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Tuesday, May 15, 2007

A Biblical mandate for scientific study

This verse hit me this morning as I was reading my devotions:

Psalm 111:2 Great are the works of the Lord,
studied by all who delight in them. (ESV)

How true! God's works are great, and studying them, as many great and not-so-great scientists (such as Isaac Newton) have believed, is a way of learning about God Himself. It's also a delight. In other words, nature is one of God's revelations to us.

. . . Newton appeared to believe that divine attributes could be read in the book of nature. The fact that the light of the fixed stars is one with the light of the Sun pointed to the unity of the Godhead; the fact that star systems had been placed at such immense distances from each other, preventing what would otherwise be an uncomfortable implosion, was a mark of wisdom and foresight. John Brooke, "The God of Isaac Newton," pp. 168-183, in Let Newton be!, edited by John Fauvel, Raymond Flood, Michael Shortland, and Robin Wilson. New York: Oxford, 1988. Quote is from p. 171.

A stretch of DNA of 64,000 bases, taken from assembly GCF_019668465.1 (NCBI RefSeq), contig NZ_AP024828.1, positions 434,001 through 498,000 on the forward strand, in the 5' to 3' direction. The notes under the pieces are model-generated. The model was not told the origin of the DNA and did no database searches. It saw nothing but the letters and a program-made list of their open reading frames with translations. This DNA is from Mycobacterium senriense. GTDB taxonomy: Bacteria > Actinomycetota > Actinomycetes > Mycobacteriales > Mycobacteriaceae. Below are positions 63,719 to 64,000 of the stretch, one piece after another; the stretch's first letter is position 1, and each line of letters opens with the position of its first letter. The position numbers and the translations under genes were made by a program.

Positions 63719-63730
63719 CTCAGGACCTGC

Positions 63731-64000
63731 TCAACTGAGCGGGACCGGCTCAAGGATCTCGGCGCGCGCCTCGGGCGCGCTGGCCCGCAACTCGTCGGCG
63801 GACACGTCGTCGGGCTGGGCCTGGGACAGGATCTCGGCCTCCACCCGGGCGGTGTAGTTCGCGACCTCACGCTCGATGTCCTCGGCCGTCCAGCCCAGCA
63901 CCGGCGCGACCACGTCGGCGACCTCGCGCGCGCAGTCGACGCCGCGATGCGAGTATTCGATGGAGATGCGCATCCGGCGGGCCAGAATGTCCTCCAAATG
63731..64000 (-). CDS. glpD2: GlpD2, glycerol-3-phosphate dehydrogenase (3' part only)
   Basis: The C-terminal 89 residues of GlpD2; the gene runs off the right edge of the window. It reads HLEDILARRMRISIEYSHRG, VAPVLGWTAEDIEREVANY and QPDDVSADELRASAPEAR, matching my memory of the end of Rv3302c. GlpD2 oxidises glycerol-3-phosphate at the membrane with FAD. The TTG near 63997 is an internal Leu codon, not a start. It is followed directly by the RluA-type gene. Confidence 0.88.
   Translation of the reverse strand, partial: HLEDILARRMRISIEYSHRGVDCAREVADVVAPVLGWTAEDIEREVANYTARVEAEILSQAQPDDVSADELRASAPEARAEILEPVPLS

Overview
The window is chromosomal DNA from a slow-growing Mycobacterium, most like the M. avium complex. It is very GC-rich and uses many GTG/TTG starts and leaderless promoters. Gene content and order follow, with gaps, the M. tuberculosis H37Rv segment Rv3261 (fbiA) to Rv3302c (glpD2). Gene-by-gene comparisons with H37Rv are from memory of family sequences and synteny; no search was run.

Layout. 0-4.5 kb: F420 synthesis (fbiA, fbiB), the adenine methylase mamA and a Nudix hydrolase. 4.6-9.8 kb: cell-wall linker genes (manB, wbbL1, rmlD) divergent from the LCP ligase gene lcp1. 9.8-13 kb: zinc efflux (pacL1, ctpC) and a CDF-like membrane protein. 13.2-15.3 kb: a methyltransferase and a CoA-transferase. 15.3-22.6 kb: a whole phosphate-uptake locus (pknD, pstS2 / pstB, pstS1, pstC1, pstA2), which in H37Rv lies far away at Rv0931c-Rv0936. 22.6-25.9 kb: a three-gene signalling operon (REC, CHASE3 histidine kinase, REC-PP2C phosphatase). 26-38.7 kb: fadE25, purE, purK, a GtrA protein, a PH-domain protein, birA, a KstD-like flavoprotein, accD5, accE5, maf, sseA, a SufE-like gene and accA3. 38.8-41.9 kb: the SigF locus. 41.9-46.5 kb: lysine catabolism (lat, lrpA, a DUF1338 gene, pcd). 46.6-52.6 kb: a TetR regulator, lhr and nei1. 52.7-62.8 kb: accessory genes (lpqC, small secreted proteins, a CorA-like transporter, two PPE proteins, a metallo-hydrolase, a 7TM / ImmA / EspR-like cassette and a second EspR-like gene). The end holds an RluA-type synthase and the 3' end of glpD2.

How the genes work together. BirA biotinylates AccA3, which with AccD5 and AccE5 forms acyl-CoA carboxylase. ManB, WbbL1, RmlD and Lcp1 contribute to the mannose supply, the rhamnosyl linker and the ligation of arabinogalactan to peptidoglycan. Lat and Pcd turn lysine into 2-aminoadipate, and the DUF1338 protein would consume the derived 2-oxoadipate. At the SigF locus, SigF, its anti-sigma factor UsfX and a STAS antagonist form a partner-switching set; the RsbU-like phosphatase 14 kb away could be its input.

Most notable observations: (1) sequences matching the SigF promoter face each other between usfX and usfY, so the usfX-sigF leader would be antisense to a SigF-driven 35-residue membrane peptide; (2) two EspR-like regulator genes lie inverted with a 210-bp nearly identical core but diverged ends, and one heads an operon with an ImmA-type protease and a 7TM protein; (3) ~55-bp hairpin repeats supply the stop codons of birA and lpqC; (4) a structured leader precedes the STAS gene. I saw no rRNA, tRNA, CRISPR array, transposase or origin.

For Isaac Newton and other architects of the modern scientific worldview, the "laws of nature" were a direct expression of God's will -- God's control of all physical processes. Nancey Murphy, "Divine Action in the Natural Order: Buridan's Ass and Schrödinger's Cat," pp. 325 - 357 in Chaos and Complexity: Scientific Perspectives on Divine Action, edited by Robert John Russell, Nancey Murphy and Arthur R. Peacocke. Vatican City State: Vatican Observatory Publications, 1997. Quote is from p. 325.

Thanks for reading.

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